When Tony Pitalo was a young boy, his family ran a Point Cadet grocery store just a block from the water. He remembers the days when east Biloxi streets were made of shells, and women worked at the seafood plants that lined the shoreline.
"And all along there during oyster season," he said, "there would be five, six, seven boats with 500-600 barrels of oysters waiting to be unloaded."
But the shrimp boats and canning plants that dotted the landscape in the 1940s got washed away, first by storms, then by a sluggish economy. By the 1990s, the vacant plants disappeared. High-priced casinos rebuilt the Point Cadet area.
To find a link to the past, people must visit places like the seafood industry museum. Seafood Museum Director Robin Krohn said the musem has a simple mission. "We feel like it's so important to keep that history alive."
The museum gives kids an idea of what east Biloxi looked like when their parents and grandparents worked at the factories.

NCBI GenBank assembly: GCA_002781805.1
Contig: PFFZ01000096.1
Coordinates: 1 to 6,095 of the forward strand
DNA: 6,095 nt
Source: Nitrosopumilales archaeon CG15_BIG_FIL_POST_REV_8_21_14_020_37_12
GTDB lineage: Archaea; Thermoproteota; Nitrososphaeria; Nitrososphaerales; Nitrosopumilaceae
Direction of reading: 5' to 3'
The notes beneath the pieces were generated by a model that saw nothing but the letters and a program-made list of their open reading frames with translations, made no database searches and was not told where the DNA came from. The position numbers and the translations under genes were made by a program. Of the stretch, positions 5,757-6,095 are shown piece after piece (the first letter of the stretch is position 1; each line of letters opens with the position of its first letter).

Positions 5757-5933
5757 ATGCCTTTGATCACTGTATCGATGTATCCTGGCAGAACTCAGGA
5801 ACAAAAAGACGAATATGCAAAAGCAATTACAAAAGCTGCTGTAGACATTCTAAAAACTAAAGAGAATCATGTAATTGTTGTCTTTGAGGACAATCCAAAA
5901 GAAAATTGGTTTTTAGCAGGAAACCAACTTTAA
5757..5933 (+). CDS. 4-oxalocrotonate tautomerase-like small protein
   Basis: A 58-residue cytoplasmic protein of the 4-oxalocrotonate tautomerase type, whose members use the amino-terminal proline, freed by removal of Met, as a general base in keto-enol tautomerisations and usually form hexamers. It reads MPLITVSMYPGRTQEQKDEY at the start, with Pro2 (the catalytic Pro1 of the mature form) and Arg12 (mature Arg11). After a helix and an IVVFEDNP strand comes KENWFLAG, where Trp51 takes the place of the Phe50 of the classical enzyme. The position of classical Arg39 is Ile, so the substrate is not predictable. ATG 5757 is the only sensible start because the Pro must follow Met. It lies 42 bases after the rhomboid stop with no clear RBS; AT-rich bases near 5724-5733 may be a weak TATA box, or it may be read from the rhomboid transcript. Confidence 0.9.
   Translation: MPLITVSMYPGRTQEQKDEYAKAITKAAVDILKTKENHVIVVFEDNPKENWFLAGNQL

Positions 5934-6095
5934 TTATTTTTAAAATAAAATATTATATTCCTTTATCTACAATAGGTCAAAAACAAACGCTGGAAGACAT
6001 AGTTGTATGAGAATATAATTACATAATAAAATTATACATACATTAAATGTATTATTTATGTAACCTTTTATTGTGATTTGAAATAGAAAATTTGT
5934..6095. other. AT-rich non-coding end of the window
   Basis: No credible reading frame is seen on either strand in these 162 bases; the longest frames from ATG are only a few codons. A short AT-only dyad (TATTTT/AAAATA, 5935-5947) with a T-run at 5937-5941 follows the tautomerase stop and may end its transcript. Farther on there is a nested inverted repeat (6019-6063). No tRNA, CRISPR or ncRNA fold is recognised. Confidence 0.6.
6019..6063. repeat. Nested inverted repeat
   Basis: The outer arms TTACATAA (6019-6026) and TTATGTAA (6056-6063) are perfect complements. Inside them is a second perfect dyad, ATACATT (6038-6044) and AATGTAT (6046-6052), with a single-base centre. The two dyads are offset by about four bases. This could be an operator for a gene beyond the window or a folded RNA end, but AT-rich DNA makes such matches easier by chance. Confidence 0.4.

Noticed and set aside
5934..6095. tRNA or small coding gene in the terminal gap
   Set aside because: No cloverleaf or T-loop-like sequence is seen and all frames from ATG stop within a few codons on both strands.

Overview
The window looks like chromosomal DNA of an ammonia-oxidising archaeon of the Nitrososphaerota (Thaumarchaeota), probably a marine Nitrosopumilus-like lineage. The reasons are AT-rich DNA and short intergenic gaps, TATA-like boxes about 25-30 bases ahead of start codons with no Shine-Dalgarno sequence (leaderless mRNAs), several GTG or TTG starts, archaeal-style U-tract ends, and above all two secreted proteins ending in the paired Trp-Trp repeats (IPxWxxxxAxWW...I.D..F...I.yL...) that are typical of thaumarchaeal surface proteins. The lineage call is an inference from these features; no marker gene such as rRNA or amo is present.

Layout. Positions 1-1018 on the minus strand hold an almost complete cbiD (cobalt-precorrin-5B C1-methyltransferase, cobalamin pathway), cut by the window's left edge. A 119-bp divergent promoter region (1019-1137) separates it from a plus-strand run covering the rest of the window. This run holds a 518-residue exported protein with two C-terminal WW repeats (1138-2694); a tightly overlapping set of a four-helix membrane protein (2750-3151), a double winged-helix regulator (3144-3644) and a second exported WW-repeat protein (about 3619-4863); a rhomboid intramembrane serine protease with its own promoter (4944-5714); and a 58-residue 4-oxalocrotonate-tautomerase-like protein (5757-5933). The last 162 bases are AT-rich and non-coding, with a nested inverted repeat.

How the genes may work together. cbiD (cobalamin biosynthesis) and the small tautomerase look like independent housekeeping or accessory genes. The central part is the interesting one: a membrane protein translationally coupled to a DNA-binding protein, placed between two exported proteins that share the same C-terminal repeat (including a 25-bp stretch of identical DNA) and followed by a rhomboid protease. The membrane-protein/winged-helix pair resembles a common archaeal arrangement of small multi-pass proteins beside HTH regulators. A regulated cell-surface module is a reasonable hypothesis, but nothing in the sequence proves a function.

"We're not the casino industry," Krohn said. "That's not what formed us. It was the seafood and the maritime heritage here along the coast."
Parts of East Biloxi really haven't changed that much. People can still catch fish in the Mississippi Sound near Deer Island.
"I don't think it's that much of a change," fisherman Bill Thomas said, just before he reeled in a catfish. "I still get to fish and enjoy myself and enjoy the company of the people."
East Biloxi will never completely lose touch with its seafood heritage. It just has to share that heritage with the present day casinos.